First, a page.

As always, willing or not, Kerry MacBride came soaring to the rescue. When her final paycheck for the school year arrived, she really should splurge on a pair of bright tights and a cape.
Heart thumping in time with her sprinting footsteps, she rushed down the all-too-familiar main hallway of Lakeside Village’s clubhouse, the center of this age-fifty-plus planned community and, in fact, the social hub of the entire town.
As if the future residents of the community had planned it that way—and knowing Gran and some of the other residents, they probably had—all of the Village sat right smack in the middle of her tiny hometown of Lakeside, Illinois. From various vantage points on the property, you could look in all directions and see just about everything worth seeing.
Right now, all she wanted to see was both Gran and Uncle Bren safe inside the facility’s game room, where the volunteer at the front desk had told her she would find them.
She had her doubts, though. Who wouldn’t, after the message she’d heard on her voicemail earlier that afternoon?
Well, Kerry, Uncle Bren had rumbled into her ear in farewell, the next time you see me, it might be behind bars.
She should know better than to fall for this. Or to get involved in another one of his crazy schemes. Or even to drop everything and head for home on the off-chance he was telling the truth.
With one more day of school left, she hadn’t planned to come down until the weekend. She should be home right now, packing for her dream-of-a-lifetime trip. She, who had never left Illinois, would be spending the summer in Europe! It still dumbfounded her to realize she had been chosen for the art fellowship.
But, though the plea went unspoken, she’d heard the desperation beneath Uncle Bren’s words. That fact had her making the drive from her apartment in Chicago to Lakeside in under three hours. Under the speed limit, too, of course. Barely.
Kerry also knew better than to risk a run-in with a police officer. But Uncle Bren? And Gran? Much as she loved them both, it wouldn’t surprise her to find either of them in trouble.
She burst through the doorway into the game room, skidded to a halt on the polished tile floor, and confronted chaos.
The room overflowed with people, all yelling at once. The loudest roar came from a dark-haired man tall enough to dwarf Uncle Bren’s near-six-foot frame. The man, slim but muscular in a pearl-gray suit, looked ready to split the jacket’s seams with his wide-armed gestures.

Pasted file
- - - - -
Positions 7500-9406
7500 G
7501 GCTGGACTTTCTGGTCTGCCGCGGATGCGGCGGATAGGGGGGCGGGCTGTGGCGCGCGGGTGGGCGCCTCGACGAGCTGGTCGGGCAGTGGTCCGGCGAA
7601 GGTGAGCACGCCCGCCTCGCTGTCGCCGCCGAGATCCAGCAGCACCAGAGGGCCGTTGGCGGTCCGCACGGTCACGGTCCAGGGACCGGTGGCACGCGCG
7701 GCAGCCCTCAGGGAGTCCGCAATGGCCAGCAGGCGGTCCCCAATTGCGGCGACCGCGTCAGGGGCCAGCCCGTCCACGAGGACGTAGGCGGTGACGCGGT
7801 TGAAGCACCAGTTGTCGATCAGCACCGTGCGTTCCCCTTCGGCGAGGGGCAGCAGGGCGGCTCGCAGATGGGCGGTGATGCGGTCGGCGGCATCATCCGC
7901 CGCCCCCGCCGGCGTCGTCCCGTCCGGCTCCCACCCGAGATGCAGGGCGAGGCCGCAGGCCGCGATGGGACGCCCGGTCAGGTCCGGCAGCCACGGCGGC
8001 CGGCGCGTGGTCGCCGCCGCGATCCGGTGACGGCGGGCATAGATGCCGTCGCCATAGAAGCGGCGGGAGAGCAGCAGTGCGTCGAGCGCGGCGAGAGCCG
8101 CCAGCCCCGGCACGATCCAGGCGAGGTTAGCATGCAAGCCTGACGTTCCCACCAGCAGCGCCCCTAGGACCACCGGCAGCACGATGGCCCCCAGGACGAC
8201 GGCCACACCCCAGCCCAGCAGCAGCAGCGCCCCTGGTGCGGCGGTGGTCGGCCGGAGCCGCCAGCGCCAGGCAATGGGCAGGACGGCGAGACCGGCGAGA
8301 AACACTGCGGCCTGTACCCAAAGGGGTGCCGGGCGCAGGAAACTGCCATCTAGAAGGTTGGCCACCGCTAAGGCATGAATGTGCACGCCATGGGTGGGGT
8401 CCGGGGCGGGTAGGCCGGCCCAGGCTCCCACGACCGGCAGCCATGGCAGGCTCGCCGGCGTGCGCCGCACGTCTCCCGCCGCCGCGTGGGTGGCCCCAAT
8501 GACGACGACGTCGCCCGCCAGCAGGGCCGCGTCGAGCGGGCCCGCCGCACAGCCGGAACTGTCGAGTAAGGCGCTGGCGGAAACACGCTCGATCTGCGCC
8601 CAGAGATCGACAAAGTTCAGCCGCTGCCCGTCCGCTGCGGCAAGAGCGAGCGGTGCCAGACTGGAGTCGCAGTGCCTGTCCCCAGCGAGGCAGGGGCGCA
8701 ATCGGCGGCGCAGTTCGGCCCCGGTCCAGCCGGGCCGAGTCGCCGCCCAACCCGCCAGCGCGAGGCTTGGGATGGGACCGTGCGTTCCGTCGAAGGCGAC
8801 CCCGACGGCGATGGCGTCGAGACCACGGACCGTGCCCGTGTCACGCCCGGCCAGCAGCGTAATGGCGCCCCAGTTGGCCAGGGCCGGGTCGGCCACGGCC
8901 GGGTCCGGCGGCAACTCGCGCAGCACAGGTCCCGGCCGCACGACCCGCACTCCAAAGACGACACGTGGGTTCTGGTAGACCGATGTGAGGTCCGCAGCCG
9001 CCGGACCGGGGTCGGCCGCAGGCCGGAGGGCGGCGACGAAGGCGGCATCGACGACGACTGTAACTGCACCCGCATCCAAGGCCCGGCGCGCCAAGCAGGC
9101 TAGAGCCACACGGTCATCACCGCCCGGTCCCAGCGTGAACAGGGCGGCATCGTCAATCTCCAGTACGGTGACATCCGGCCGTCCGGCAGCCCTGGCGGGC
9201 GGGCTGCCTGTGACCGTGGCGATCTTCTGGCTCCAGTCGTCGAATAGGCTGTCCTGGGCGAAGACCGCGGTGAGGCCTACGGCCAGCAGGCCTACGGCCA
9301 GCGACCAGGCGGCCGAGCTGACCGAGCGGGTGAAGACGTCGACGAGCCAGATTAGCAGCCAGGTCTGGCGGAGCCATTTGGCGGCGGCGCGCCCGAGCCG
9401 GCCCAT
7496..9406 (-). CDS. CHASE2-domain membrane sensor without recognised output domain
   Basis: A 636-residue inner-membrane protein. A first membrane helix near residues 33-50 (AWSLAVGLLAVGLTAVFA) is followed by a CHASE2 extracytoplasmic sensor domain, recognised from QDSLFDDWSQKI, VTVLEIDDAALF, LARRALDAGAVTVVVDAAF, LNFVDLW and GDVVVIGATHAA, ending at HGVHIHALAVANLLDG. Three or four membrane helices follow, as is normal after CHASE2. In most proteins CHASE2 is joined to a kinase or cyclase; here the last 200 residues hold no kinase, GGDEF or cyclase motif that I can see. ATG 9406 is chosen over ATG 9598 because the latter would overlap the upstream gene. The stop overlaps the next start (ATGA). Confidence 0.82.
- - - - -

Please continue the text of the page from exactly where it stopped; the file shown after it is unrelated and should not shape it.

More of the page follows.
Thank goodness, Gran stood safely out of his reach. But Uncle Bren, hemmed in by the crowd, faced the brunt of the stranger’s anger.
Even without her years of artistic training, Kerry would have seen something wrong with this picture.
“Excuse me,” she said, using her project-to-the-back-of-the-classroom tone. “What do you think you’re doing?” The question drowned out every voice in the room. The shouting subsided and every head turned her way.
As she moved forward, people parted, allowing her to pass.
A slim older woman stood beside the man confronting Uncle Bren. She put her hand on his arm. “Matthew, sweetheart—”
“It’s all right, Mom, I’ll handle this.”
As Kerry approached, the woman glanced at her, frowned anxiously in Bren’s direction, and then took what looked like a reluctant step back.
The man now faced Kerry, his eyes dark with anger. She caught her breath at the fury in his expression but didn’t break stride until she’d reached him.
Looking up—way up—she met his gaze. “What’s going on here?”
After a long, tense silence, he answered, his tone level. “We’re holding a meeting.”
She widened her eyes. “It sounded to me more like having an argument.”
Behind him, Uncle Bren stood unmoving but nodded in confirmation. Trust him to let her pick up the problem and run with it.
The man took a deep breath, which now strained the buttons on his immaculate white shirt, and traced his thumbnail across one eyebrow. “I only argue before a jury. As we’re not in court—yet—that doesn’t apply here.”
She swallowed a wave of panic. “You’re a lawyer?”
Great. A lawyer who had just stood ranting at Uncle Bren. Things couldn’t get any worse.
Or could they?